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Two Lawsuits Regarding Trans Students Rights
+ Two major federal lawsuits, one out of Wisconsin and one out of Maryland, will highlight issues of trans students’ bathroom access in schools. In both cases, schools have attempted to force trans students to either use unisex bathrooms or the bathroom/locker room associated with the gender they were assigned at birth. In both cases, the trans students in question have articulated how this policy is harming them and their educational experience:
The Talbot County, Maryland student, called M.A.B. in the lawsuit, is interested in joining the school soccer team but said the lack of locker room access makes it difficult to participate or bond with other boys. The single-occupancy bathroom is also far from his classes, forcing him to wait longer to use the bathroom than other students and has made him late to physical education class. The Kenosha, Wisconsin student, Ash Whitaker, who, due to medical issues, has to drink a lot of water, tried to stop going to the bathroom at school, endangering his health.
One very disturbing detail of the Wisconsin lawsuit is the school district was apparently requiring school staff to make openly trans students wear green “identifying” bracelets, a terrifying prospect given the risk that trans students are often at for violence from other students and staff without being explicitly labeled.
There likely won’t be a verdict in these suits for some time, but the legal precedent set by them may be significant in the years to come.
+ Black women are the US demographic most concerned about the outcome of the presidential election, polling finds, with 3 out of 4 Black women “strongly afraid” of what will happen if Trump wins.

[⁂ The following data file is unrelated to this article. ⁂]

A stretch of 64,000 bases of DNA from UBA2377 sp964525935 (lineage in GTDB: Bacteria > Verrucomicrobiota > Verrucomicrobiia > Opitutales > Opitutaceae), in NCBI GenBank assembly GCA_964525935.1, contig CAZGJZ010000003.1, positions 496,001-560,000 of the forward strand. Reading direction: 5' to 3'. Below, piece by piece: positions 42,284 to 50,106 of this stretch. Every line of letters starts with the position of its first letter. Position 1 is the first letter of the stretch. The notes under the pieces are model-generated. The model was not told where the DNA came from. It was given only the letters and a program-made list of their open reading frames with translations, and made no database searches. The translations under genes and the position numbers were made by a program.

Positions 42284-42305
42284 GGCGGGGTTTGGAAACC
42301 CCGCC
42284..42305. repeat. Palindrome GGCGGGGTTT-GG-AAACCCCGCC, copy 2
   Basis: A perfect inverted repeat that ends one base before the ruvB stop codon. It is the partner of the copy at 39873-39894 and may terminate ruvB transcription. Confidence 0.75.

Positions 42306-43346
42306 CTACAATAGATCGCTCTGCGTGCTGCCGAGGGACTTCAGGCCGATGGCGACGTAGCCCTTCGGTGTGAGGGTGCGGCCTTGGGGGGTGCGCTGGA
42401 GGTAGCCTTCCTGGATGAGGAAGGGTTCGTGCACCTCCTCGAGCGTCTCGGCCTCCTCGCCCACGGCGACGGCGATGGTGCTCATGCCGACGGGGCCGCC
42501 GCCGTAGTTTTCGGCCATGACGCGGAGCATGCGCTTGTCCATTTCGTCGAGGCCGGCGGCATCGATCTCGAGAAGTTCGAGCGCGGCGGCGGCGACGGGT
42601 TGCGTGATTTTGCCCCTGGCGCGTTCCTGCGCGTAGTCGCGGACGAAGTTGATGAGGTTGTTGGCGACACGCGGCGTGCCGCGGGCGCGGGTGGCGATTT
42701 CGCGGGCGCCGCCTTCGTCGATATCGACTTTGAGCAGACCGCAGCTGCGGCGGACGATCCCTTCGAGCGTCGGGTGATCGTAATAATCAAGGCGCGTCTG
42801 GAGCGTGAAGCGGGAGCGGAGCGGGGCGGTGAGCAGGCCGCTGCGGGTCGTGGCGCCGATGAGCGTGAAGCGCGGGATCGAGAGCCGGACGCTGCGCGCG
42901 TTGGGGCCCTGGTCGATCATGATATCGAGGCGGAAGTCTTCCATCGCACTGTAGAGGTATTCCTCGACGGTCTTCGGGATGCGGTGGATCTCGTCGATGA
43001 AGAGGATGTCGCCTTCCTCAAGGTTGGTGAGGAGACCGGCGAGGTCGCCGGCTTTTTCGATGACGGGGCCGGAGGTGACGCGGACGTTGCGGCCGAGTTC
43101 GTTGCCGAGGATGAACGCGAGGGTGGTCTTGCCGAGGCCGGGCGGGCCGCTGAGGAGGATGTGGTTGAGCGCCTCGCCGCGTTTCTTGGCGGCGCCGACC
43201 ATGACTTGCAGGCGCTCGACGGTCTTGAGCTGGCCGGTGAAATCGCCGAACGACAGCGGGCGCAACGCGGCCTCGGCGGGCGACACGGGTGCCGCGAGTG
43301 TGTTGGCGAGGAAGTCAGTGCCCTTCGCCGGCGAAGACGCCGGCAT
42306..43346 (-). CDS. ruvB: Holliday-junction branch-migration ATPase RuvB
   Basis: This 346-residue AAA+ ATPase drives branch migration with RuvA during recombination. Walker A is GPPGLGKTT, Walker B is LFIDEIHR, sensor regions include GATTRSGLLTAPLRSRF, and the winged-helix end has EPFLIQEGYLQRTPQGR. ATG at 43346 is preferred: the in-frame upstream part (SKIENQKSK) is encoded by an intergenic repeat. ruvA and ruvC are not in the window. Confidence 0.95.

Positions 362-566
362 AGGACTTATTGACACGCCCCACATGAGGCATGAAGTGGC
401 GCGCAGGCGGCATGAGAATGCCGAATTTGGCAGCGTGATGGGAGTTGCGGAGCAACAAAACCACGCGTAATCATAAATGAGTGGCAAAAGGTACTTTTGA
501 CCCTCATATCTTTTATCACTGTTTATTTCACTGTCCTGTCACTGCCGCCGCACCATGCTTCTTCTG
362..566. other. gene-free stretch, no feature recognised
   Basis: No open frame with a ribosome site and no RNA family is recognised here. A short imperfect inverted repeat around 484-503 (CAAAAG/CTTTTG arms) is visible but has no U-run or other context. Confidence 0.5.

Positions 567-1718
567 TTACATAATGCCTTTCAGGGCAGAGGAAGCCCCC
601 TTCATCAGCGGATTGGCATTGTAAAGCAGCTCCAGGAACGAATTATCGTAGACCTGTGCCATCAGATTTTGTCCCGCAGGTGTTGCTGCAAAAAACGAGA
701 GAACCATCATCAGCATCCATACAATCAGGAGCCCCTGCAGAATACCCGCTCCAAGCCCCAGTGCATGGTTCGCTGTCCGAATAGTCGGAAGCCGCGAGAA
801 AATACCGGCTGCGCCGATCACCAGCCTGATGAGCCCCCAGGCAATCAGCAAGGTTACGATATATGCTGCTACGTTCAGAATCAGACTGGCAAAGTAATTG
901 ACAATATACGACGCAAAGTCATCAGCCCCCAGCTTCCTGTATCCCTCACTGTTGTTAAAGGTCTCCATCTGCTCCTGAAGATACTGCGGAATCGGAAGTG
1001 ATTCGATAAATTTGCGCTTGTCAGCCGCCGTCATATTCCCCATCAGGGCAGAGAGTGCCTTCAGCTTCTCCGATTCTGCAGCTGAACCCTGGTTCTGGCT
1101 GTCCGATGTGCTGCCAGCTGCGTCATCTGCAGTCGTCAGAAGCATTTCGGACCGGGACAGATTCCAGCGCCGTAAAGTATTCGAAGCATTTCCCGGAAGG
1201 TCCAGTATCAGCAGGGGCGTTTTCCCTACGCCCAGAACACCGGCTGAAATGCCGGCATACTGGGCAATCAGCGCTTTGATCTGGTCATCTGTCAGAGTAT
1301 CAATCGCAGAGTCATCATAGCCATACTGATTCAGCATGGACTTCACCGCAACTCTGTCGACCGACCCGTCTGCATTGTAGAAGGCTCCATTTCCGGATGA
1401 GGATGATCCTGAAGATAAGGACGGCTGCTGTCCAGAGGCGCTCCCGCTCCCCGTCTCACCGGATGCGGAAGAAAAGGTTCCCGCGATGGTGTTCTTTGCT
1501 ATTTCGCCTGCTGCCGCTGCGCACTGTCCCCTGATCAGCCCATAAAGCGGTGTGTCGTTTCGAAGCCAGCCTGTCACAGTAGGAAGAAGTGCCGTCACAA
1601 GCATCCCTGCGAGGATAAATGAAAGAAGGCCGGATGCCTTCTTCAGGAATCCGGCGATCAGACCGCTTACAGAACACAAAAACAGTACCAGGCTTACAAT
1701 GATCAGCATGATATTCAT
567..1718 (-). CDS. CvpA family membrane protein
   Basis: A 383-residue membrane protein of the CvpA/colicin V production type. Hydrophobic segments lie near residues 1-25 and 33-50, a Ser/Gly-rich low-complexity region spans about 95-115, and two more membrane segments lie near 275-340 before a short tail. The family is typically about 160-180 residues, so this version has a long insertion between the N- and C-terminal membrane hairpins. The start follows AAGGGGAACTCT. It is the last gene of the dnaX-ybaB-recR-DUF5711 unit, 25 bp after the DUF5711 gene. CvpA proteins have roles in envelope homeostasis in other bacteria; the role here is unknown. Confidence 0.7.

+ Donald Trump gave a speech at the last night of the Republican National Convention last night. It was very scary, both intentionally and not, and also very, very factually incorrect. Here’s the annotated and fact-checked version from NPR.
Sports & Justice
+ The NBA has announced it will move its 2017 All-Star Game out of North Carolina to protest HB2, causing North Carolina to lose “millions” in revenue from hosting. New Orleans is considered a likely new location.
+ New York Liberty and Indiana Fever WNBA players are uniting to support Black Lives Matter and draw attention to the movement, and aren’t backing down even after being fined by the WNBA and criticized in the media. They’ve staged a strategic media blackout, refusing to answer reporters’ questions about basketball and instead inviting them to ask questions about their stance.
“We feel like America has a problem with the police brutality that’s going on with black lives around here, and we just want to use our voices and use our platform to advocate for that,” said [Tanisha Wright of the New York Liberty]. “Just because someone says ‘Black Lives Matter’ doesn’t mean that other lives don’t matter. People put out this imaginary ‘black lives only matter’ whenever people say, ‘Black lives matter.’ What we’re saying is, ‘Black lives matter, too.’ Period.”
+ This week the Black Youth Project 100, Black Lives Matter DC, and Million Hoodies NYC coordinated protest actions in DC and NY calling for “officers who are interested in justice” to stop paying dues to the Fraternal Order of Police and in NY, for the firing of Wayne Isaacs, the officer who killed Delrawn Small. As of Wednesday, ten activists were arrested at the action in NYC.
+ A woman with bipolar disorder broke down while testifying in court about her traumatic rape and ran out of the courtroom; her mother was told she would be taken to be “treated in a mental health facility,” but she was instead taken to county jail and held there for a month under a witness bond, “a law that allows a witness to be held without bail to ensure they show up to testify.”
+ Police Lt. Brian Rice, the highest-ranking officer involved with Freddie Gray’s death in a police van in Baltimore, MD, was found not guilty on all charges. He had been charged with involuntary manslaughter, reckless endangerment and misconduct in office.